Discussion Archives:Estate Tax 2010

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Discussion Forum Index --> Advanced Tax Questions --> Estate Tax 2010


Discussion Forum Index --> Tax Questions --> Estate Tax 2010

Dustinmoeller (talk|edits) said:

28 January 2010
I have a client that passed away last week and has an estate of approximately $5 million. The attorney for the estate asked about pushing the return through quickly before the repeal of the estate tax is addressed. I am curious what others are doing in this situation. I know the forms have not been updated yet either so prior year forms would need to be used.

Thanks!

TAXBILLY (talk|edits) said:

28 January 2010
I wonder why the attorney thinks that when they do address the problem that it won't be retroactive to January 1.

I could envision a nightmare where an estate is quickly closed, beneficiaries are paid and then the IRS comes a'callin for inheritance tax. I'm sure the beneficiaries wouldn't think of suing, say the tax preparer or the attorney.  :~) taxbilly

Jeff-Ohio (talk|edits) said:

28 January 2010
My best bet is it gets pushed through Congress at the end of the first quarter to mirror 2009 and it is made retroactive to January 1, 2010. Actually, there is no way they will keep it at $0. Not logical.

It'll kill the people who go out a spend the proceeds....

Dennis (talk|edits) said:

28 January 2010
Return? And exactly what form is he planning to use? Seriously, there is a lot of work here because as I recall MN has a sponge tax which means you have to do a traditional 706. Not only do you have to do valuations, but you have to get the data on basis for all assets. You might ask the attorney how he wishes to interpret any tax clause in the will. In any event, Federal requirement currently is allocation of step-up for 1.3 million (and perhaps another 3 million for surviving spouse). We presume a letter to the District Director (or Cincinnati?) will suffice. Alternate valuation becomes an open ended question. Distribution in the face of retroactive federal legislation is potential suicide. We do not feel radioactivity is unconstitutional. They've done it before. We are gathering the data and waiting.

Taxea (talk|edits) said:

28 January 2010
Latest I heard Mr. Rangel made statements to the effect that they are not going to be in a hurry to get this retroactive bill passed. I wouldn't count on it being done in the first quarter...they made comments last December about taking care of it early but, it appears it has been postponed. There are some in Congress that want to raise the limit to 10 million.

Obviously this atty doesn't have a clue about taxes or he would know that the forms will not be available until 2011 and the IRS won't deal with them, at least e-filing, until mid Jan 2011.

Dennis (talk|edits) said:

28 January 2010
Forms are really of no consequence here. So long as you know what the law is you can find a way to comply. Problem under current law, is that there are no Regs. We presume preparer penalties apply to statements of basis.

WIBadgerCPA (talk|edits) said:

28 January 2010
Since the due date for an estate return is 9 months after date of death, I wouldn't wait until January to file these returns.

If they pass something retroactively, hopefully someone will challenge the new law in court. Congress needs to get their act together instead of waiting until the last minute to pass all this crap (Estate law and AMT comes to mind). Changing the law after someone has passed away erodes any confidence that the taxpayers could have in our tax system. If congress would retroactively say that the 15% personal income tax bracket from 2008 is now changed retroactively to 25%,and you would have a huge outcry. But because most taxpayers feel they aren't affected by the estate tax, you hear little.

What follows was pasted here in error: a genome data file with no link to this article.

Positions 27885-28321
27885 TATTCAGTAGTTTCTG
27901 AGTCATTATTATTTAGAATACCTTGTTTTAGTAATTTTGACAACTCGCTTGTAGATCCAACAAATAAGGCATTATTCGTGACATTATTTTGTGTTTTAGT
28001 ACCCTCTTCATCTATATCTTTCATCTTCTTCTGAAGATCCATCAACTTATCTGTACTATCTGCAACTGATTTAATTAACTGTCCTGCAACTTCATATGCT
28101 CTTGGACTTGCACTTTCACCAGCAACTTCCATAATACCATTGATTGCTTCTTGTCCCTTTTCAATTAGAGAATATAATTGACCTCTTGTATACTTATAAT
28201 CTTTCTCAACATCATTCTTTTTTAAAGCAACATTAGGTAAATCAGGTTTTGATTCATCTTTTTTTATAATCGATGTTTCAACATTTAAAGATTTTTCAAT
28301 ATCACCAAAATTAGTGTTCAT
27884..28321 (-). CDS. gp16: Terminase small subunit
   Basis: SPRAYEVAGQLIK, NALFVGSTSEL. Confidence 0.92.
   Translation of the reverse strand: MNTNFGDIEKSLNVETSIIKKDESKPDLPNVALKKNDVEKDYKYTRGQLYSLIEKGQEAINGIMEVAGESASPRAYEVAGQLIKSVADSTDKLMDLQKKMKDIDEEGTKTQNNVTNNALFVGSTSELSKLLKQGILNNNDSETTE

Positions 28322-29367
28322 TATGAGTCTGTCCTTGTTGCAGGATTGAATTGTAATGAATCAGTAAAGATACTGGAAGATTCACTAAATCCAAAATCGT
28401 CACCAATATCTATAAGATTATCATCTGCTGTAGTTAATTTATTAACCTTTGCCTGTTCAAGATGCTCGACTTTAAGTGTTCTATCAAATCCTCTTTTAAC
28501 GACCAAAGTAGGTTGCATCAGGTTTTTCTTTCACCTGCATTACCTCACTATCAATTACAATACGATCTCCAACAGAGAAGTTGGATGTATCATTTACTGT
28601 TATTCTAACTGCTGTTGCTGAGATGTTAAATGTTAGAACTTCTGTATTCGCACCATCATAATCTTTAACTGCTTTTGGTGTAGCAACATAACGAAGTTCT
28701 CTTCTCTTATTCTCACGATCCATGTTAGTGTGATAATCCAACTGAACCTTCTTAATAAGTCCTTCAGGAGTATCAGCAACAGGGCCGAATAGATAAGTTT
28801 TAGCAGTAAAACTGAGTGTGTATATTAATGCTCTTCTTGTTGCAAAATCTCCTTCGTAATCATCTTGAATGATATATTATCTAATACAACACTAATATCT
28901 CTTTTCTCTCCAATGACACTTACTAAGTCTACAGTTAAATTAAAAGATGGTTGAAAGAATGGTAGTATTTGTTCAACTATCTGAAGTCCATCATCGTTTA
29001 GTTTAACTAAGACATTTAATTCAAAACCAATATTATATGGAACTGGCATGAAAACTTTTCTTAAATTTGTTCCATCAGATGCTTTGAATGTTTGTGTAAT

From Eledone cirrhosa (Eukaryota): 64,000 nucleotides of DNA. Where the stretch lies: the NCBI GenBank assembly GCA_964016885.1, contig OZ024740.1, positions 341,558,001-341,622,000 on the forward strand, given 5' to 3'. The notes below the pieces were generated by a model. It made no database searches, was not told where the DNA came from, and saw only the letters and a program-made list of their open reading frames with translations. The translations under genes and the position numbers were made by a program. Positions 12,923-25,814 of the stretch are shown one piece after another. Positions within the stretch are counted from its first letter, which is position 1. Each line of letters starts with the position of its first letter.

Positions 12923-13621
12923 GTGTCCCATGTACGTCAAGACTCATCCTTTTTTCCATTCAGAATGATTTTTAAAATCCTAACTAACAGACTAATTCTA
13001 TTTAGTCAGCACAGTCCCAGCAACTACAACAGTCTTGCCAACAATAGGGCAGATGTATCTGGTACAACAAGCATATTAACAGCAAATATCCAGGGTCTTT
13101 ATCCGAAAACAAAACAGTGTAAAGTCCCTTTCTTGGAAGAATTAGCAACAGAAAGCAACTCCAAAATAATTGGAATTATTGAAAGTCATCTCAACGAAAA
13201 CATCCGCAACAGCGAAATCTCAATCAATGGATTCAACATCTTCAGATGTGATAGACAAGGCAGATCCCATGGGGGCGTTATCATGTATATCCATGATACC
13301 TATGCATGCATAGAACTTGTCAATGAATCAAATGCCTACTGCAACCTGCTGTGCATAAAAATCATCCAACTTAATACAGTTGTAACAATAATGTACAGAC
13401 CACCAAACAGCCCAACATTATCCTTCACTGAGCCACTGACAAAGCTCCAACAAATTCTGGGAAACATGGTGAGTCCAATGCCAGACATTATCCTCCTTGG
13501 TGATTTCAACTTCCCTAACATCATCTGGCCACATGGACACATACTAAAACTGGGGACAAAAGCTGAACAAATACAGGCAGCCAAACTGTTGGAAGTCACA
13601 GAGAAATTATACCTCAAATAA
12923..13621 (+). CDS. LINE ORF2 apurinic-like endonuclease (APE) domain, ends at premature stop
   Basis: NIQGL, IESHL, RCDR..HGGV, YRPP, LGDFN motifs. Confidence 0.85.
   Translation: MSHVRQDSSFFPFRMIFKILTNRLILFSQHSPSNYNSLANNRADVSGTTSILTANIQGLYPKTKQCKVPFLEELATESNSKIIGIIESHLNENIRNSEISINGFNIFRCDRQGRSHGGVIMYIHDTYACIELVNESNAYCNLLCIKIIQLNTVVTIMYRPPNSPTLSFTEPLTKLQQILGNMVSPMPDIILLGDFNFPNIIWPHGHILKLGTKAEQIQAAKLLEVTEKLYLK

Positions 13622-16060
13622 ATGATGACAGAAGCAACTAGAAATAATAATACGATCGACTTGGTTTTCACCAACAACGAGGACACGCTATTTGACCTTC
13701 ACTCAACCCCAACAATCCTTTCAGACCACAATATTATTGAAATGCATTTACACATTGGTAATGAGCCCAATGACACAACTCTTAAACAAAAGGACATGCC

Death&Taxes (talk|edits) said:

28 January 2010
Problem with non-retroactive is that we would have this period until passage where the new 'stpeped up basis' rules are different so that we might have a different basis depending on whether death occurred before or after reinstatement.....and with that I wonder what happens if nothing is done and in 2011 we revert to 2001.....which step up rules apply then? This was pure cynicism when it passed in 2001 and was pure ostrich thinking in 2009.

CrowJD (talk|edits) said:

28 January 2010
By God, don't railroad these things. I beginning to wonder if this man might have suffered an untimely death....

KatieBrewer (talk|edits) said:

29 January 2010
Unless something has changed, Form #706's still have a 100% desk audit rate. I am sure that the IRS estate auditors are in a holding pattern for 2010 deaths as well as us mere mortals. And even though I can't predict what the law will be changed to, it will be likely (I'd bet some money on it) that the date of death will be the control date for what law to follow, and not the filing date of the darn return. I don't see the rush to file a return due to the extreme uncertainty. And because the IRS has superlien rights when it comes to inherited assets, an early disposition may set up the beneficiaries for some unnecessary heartache, not to mention the liability exposure to the personal representative/executor. And, if the assets are going through probate, I'd be surprised if the probate judge would permit a tax clearance with the level of uncertainty for a 2010 death so early in the year. The attorney should take a chill pill, and this will be a nice post-4/15 project to work on.

Taxea (talk|edits) said:

29 January 2010
This might help...had to research it for my elderly mom:

http://www.journalofaccountancy.com/Web/20102479.htm

Death&Taxes (talk|edits) said:

29 January 2010
Not quite on topic but fascinating

http://www.dailyfinance.com/story/taxes/casey-johnson-and-ruth-lilly-a-tale-of-two-heiresses-tax-looph/19308136/

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